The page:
HOW IT’S GOING: The place wasn’t very busy early in the dinner process on a recent weekday.
◼️ FILIPINO MUNCHIES, based in Sherwood, parked outside the Regions Bank building, 400 W. Capitol Ave., Little Rock, (501) 697-7538; tinyurl.com/y56rzrfe
WHAT WE GOT: Pork Adobo ($12); two lumpia with sauce ($3). Little Rock used to have a quite respectable and, by some, much missed Filipino restaurant on South University Avenue, but that was probably not the best possible location at the time (although other Asian restaurants, including those serving Vietnamese and Korean cuisine, have since gotten a successful foothold in the Broadmoor neighborhood). And so when we spotted this food truck and learned it would be parked outside a downtown bank building, we didn’t think twice. Nor were we disappointed. We got a goodly quantity of pork belly marinated in adobo sauce — usually made of garlic, soy sauce, vinegar, bay leaf, ground pepper and sometimes sugar; a goodly portion of it was fat, but it was tasty indeed, served over rice; it came with one lumpia, the Filipino version of a crispy-shelled spring roll filled with ground pork and mixed vegetables, and a pleasant lump of pancit, thin, glass-like rice noodles.
HOW IT WENT: This being a food truck, we ordered and paid in person. It took about eight minutes to get our food, and it was still hot when we got it home. Everybody inside the food truck was masked.
HOW IT’S GOING: There were a handful of other customers waiting for their orders when we arrived, not bad when you consider how diminished the downtown workforce must be even months into the pandemic.
◼️ BUFFALO GRILL, 1611 Rebsamen Park Road, Little Rock, (501) 296-9535, buffalogrilllr.net, tinyurl.com/y25a6w5k
WHAT WE GOT: Reuben ($9.69); baked potato ($4.79, $2.99 with the sandwich in lieu of fries or chips). We usually think of burgers when we visit Buffalo Grill, but we weren’t in a burger mood, so this time we thought we’d try the Reuben, and were very pleased. The sandwich features a good balance of thin-sliced corned beef, sauerkraut, Swiss cheese and “sauce” — not Thousand Island dressing, thanks — on rye bread. It was wrapped in aluminum foil to keep it hot at some slight risk of getting soggy if we delayed too long in getting it home, which we didn’t. We also opted to pass up fries or chips on the side and paid a bit extra for a nice, large baked potato, which came with ample portions of butter and sour cream.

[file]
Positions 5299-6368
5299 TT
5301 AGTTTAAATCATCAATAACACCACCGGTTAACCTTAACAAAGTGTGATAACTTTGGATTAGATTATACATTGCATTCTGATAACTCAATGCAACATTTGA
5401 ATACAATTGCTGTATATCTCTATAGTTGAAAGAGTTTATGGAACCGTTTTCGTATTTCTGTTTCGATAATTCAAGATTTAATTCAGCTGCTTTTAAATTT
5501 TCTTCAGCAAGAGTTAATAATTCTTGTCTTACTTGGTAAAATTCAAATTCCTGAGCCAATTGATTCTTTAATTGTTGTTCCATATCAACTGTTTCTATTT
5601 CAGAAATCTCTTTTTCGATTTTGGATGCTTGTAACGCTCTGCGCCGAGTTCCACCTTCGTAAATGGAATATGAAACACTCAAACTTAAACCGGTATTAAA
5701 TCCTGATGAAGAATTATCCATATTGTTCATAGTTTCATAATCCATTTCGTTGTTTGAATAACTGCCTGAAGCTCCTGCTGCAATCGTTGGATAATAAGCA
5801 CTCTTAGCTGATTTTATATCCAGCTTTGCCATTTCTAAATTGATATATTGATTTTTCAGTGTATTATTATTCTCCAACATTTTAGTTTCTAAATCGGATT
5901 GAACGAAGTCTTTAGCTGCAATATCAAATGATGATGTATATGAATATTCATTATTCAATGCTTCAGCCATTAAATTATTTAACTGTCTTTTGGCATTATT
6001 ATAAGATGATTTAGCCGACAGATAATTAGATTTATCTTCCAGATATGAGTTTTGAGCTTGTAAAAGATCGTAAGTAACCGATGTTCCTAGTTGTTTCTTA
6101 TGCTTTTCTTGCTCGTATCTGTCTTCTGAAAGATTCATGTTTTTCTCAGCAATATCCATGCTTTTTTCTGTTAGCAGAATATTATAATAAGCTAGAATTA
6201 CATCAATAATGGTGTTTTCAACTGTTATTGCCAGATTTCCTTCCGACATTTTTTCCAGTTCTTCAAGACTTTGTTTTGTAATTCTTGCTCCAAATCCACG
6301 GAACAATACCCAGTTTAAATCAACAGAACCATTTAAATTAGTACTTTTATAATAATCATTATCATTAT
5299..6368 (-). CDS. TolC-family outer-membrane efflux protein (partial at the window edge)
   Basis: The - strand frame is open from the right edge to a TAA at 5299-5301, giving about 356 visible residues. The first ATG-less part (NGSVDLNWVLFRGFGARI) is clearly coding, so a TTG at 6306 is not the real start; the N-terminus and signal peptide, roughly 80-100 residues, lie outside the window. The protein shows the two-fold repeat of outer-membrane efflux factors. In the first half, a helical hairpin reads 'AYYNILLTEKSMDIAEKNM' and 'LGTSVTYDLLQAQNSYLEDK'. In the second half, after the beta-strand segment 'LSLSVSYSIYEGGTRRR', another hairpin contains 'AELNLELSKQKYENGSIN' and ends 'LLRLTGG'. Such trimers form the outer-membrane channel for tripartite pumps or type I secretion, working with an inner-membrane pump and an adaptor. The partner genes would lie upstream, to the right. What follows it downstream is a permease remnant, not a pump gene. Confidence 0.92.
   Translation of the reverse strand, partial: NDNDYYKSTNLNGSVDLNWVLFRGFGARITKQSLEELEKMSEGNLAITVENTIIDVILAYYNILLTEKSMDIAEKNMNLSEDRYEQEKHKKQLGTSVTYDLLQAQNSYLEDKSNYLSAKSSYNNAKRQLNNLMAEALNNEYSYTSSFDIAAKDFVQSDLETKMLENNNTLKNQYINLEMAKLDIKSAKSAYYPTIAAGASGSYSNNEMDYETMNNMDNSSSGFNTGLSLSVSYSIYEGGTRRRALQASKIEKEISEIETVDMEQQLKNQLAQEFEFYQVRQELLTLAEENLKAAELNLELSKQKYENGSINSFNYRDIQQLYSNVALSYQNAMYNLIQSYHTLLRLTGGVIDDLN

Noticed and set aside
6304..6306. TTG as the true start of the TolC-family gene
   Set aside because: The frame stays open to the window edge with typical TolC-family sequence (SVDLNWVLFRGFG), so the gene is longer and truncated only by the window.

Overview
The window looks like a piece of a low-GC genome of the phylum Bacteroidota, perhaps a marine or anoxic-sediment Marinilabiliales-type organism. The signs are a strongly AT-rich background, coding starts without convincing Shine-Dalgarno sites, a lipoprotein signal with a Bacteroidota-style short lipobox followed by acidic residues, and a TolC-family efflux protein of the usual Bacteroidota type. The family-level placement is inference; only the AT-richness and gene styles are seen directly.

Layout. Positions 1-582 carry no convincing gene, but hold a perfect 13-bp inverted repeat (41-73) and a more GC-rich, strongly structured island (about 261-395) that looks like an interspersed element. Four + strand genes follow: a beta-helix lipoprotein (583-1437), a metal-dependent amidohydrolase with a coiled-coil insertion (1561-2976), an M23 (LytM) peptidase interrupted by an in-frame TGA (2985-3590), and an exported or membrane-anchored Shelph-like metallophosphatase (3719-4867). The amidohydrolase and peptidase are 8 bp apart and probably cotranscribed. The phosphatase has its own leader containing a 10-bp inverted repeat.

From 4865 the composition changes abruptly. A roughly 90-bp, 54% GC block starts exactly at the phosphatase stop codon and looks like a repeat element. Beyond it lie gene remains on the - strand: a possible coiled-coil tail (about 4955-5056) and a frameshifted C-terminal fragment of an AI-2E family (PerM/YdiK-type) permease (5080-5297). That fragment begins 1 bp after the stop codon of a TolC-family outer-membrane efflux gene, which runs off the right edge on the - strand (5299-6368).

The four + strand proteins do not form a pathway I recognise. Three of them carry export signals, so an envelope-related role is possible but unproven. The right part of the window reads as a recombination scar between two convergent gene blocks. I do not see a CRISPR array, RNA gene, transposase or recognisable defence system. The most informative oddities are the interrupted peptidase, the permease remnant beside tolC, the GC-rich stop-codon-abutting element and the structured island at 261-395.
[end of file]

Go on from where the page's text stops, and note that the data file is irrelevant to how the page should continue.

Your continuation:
HOW IT WENT: The restaurant is only open for curbside takeout. We ordered over the phone and paid when we arrived; we had a slightly longer wait than we expected for the masked-and-gloved server to bring it to our car.
HOW IT’S GOING: There were at least a half-dozen takeout bags awaiting customers during a weekday period.
◼️ RED SNAPPER, 102 Markham Park Drive, Little Rock, (501) 615-8486; tinyurl.com/yye96qea
WHAT WE GOT: Catfish Tenders & 5 piece Shrimps lunch combo ($5.99) with two sides. We liked this lunchtime option when we reviewed the restaurant a few months ago and were pleased to return to it. The two catfish strips were once again nicely seasoned and well drained. So were the five medium fried shrimp. We had forgotten this place’s mac & cheese is forgettable, so we turned to it for one of our sides, and, mostly because they were out of just about everything else, the almost equally forgettable green beans.
HOW IT WENT: Red Snapper has opened up a little part of its dining room — just a couple of tables; we entered and placed and paid for our order over the counter. Neither employee — the front-of-house guy and the guy in the kitchen — were masked. It took about 10 minutes for us to obtain our Saturday lunchtime order.
HOW IT’S GOING: Most of Red Snapper’s business goes through its drive-thru window, with a more or less constant stream of cars was picking up orders.